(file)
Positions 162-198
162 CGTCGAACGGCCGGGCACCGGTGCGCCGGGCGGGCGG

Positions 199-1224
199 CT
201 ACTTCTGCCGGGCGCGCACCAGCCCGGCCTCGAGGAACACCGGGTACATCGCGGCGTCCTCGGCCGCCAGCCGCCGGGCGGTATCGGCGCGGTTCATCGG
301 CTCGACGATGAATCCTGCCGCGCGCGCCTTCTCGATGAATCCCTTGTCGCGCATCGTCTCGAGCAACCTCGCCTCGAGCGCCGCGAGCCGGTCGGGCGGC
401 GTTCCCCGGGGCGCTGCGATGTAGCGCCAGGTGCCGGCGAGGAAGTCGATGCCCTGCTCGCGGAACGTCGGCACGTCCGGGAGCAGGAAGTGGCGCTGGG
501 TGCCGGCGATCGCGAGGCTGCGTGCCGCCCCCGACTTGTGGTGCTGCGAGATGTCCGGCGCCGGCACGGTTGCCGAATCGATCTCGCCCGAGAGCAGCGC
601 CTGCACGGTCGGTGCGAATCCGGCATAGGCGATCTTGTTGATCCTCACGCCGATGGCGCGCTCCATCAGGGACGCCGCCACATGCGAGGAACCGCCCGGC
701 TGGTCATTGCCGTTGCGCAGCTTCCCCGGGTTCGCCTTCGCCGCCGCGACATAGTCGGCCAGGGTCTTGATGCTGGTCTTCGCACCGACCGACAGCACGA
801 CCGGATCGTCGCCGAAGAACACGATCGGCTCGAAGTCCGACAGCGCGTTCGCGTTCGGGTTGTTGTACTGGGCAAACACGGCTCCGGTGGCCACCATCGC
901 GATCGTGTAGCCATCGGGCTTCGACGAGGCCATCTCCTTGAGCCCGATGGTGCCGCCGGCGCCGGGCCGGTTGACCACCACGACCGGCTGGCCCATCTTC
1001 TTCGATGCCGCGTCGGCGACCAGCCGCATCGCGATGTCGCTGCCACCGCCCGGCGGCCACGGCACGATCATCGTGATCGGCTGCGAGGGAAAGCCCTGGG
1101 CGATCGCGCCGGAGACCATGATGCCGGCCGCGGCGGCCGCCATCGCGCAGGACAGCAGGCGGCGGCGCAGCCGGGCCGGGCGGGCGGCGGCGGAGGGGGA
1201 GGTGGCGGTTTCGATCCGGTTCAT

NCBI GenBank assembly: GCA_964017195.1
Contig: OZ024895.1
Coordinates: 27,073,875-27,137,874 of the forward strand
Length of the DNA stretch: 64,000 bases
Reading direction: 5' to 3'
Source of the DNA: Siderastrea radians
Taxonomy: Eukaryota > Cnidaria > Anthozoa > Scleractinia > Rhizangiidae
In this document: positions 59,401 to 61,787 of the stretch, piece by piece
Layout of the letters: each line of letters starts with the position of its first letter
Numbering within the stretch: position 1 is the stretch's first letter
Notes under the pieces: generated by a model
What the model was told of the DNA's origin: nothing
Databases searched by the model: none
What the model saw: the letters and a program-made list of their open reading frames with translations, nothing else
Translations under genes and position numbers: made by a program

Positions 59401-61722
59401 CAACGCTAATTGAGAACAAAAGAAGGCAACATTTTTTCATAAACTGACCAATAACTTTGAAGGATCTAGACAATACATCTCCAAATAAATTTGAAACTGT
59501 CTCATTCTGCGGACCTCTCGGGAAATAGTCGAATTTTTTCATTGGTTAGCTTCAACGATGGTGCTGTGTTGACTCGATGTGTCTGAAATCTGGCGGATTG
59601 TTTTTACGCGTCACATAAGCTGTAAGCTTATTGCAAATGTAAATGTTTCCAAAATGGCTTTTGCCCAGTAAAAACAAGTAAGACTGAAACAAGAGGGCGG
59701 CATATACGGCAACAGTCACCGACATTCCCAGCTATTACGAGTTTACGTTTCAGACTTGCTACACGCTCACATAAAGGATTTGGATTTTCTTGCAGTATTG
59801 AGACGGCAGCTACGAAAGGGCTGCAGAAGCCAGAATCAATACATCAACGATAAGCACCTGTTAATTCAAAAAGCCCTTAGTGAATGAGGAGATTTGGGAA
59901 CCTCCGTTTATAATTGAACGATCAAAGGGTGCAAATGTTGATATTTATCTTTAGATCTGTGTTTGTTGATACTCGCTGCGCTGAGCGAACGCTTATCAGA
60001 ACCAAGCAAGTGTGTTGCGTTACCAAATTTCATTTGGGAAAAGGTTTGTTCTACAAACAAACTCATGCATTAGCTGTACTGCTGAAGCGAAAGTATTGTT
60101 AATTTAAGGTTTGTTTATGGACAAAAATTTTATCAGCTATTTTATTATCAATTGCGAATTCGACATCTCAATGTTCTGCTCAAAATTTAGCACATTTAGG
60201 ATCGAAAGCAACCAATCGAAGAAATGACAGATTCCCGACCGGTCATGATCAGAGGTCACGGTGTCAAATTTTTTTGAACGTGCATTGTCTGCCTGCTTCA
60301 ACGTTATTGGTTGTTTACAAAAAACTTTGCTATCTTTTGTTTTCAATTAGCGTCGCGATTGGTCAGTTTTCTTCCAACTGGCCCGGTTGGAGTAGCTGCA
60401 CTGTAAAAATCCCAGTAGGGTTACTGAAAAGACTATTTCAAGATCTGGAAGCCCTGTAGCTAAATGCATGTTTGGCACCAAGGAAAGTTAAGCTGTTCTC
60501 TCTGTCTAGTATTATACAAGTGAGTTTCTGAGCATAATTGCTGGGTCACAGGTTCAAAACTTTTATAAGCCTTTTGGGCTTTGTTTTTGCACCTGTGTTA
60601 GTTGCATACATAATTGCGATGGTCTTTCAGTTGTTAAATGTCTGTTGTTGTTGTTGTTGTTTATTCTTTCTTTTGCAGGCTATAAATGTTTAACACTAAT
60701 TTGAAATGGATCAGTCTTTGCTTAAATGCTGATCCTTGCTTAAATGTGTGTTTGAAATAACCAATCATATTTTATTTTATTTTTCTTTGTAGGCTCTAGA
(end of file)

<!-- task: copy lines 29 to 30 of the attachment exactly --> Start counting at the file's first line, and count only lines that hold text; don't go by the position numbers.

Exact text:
What the model saw: the letters and a program-made list of their open reading frames with translations, nothing else
Translations under genes and position numbers: made by a program